Marking TimeMarking Time comprises a series of 35 portraits of serving and ex-servicemen and women, combined with their memory of service life and an historic photograph. The portraits span a period of over 90 years, with the most senior sitter a WW1 veteran through to individuals who have more recently served in Afghanistan and Iraq. (See exhibition in November’18)
Throughout my childhood, Great Uncle Clifford was a photograph.
He sat within a frame on the mantelpiece. Silent, absent and yet somehow always present. Many years later, I was to inherit six letters describing the last few hours of Clifford’s life as he led his men in an attack across No Man’s Land at night in October 1916.
Finally he had a voice – albeit not his own. His memory had been preserved and delivered by his friends and colleagues from the trenches. Handwritten in pencil, the letters spoke of the man that was, their love of him and the grief that they felt at his loss. Due to the aborted attack, Clifford’s body was never formally recovered from the battlefield.
Unsure quite how or why, and armed only with a camera, I set out to bring him home.
Curiously, I was to discover that he is still here.
Marking Time comprises a series of 35 portraits of serving and ex-servicemen and women, combined with their memory of service life and an historic photograph. The portraits span a period of over 90 years, with the most senior sitter a WW1 veteran through to individuals who have more recently served in Afghanistan and Iraq.
The genesis of this two-year project centres on six letters that I inherited, regarding a relative killed in the trenches during the First World War. Thereby the project effectively starts with an inherited memory – a handful of letters and photographs from the front line. This link is continued through a series of portraits and memories stretching from 1918, through each subsequent decade, to the present day.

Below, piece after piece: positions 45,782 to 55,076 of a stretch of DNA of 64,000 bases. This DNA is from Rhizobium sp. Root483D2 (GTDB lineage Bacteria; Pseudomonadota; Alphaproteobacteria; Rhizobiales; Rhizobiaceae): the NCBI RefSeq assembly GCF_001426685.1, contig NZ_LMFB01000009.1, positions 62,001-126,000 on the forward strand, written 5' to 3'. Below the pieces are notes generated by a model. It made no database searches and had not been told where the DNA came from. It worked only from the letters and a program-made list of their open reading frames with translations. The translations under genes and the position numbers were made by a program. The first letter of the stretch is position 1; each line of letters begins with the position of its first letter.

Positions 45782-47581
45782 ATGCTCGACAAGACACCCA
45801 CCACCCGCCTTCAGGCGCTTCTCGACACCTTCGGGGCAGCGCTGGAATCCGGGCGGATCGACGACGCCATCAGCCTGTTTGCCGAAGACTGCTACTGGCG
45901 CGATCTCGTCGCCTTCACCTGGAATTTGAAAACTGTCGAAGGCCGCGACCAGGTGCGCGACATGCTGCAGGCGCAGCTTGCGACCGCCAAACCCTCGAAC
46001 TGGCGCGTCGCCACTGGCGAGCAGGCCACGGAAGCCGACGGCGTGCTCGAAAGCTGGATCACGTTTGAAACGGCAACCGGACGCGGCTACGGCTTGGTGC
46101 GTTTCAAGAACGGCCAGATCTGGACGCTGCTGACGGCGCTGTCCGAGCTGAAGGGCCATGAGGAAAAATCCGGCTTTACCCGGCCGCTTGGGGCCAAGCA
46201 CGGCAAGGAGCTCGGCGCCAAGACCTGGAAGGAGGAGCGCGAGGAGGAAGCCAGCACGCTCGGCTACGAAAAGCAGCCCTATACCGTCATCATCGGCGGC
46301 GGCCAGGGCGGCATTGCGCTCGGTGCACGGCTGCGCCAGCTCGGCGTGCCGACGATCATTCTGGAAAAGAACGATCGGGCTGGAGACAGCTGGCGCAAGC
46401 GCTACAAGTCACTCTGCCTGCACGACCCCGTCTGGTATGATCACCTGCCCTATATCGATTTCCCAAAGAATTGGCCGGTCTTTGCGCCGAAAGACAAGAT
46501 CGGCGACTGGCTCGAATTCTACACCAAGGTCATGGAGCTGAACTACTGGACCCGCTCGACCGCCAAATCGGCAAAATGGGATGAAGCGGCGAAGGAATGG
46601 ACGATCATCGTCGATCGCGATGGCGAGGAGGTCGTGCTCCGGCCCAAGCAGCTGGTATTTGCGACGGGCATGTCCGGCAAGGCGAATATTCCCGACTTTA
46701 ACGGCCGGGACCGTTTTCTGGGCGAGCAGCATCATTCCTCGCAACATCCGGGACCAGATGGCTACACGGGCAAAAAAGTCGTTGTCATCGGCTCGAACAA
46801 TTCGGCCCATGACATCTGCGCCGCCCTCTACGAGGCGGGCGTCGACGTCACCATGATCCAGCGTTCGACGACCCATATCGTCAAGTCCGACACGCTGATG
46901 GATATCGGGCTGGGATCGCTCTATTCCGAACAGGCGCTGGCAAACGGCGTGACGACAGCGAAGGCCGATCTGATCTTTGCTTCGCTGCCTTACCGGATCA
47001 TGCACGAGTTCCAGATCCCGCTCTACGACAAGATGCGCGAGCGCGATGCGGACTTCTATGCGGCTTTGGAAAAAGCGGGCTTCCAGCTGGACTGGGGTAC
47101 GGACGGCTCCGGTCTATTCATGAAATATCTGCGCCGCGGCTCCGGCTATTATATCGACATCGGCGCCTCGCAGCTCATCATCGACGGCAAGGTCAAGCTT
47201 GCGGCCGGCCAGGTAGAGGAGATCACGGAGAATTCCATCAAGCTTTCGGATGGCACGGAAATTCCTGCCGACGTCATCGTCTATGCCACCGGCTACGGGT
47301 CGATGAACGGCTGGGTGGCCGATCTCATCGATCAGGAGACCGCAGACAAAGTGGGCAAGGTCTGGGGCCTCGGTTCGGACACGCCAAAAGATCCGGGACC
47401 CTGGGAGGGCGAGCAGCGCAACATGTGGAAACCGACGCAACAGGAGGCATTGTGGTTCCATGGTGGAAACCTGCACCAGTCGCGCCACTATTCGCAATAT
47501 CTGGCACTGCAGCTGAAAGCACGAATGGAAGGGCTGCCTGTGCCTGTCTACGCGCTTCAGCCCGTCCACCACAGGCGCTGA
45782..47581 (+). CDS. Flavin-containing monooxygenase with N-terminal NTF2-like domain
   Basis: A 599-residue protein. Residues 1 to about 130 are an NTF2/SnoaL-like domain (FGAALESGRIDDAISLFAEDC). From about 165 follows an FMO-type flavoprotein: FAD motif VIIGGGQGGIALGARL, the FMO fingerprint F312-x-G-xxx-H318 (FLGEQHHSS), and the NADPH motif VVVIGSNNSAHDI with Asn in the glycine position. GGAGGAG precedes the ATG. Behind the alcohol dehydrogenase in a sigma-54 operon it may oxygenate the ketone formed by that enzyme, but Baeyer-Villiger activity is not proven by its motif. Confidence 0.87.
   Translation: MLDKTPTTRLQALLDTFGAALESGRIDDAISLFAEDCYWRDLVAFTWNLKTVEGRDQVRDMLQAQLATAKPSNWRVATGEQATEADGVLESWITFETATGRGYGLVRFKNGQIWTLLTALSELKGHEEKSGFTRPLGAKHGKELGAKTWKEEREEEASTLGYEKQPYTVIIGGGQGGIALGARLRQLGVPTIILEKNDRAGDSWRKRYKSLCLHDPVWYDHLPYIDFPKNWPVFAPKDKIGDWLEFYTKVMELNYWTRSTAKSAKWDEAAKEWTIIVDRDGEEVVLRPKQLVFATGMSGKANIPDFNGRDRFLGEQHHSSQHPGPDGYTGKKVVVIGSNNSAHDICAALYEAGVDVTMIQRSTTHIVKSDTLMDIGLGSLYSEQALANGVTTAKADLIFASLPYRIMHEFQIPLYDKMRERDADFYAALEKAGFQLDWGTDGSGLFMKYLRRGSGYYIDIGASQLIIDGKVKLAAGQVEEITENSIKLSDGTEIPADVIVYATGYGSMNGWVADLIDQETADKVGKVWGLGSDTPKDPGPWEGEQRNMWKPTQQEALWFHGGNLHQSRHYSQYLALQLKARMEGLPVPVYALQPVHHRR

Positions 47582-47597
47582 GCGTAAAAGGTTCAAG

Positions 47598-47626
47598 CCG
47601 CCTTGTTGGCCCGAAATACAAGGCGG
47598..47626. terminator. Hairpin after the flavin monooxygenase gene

On one level the body of work simply offers a unique ‘snap shot’ of historical military events; seen and recorded by the individuals that experienced them first hand. The subjects, both male and female cross all walks of life, in terms of both service role and experience. They include a female from the WRAF who served in 1918, a prisoner of war from WWII, a pilot in the Falklands, a corporal in Iraq, a surgeon in Afghanistan through to the recently appointed, Chief of the Defence Staff.
The project is made up of a portrait of the now and a memory of the then. It explores the relationship between both private & public memory; and the influence it has in defining our identity, both as individuals and as a nation. Photographically, the work challenges the viewer to consider if ‘we are who we were’; and if memory, similar to the historical events themselves, will always have a sense of disconnect or separateness from the present.
The work addresses the process of grief and remembrance, and the reader’s experience is far from clear-cut when considering the private memory as it migrates to the public arena. The sitter’s personal testimonies challenge complacency, or any preconceived notions of how we believe they should feel, or remember events at which we were not present.
There is a sense that the memory and the subject in the portrait are still fluid; they are of course intrinsically linked, but neither element singularly, or as a combination, is in themselves a conclusion. Whether this sense of joining together, and concurrent disconnect, of both the portrait and their memory of war (and peacetime service), will prove comforting, or profoundly uncomfortable, will lie with the individual viewer.
I suspect they will experience both.
Michael C Hughes
All images & text Copyright Michael C Hughes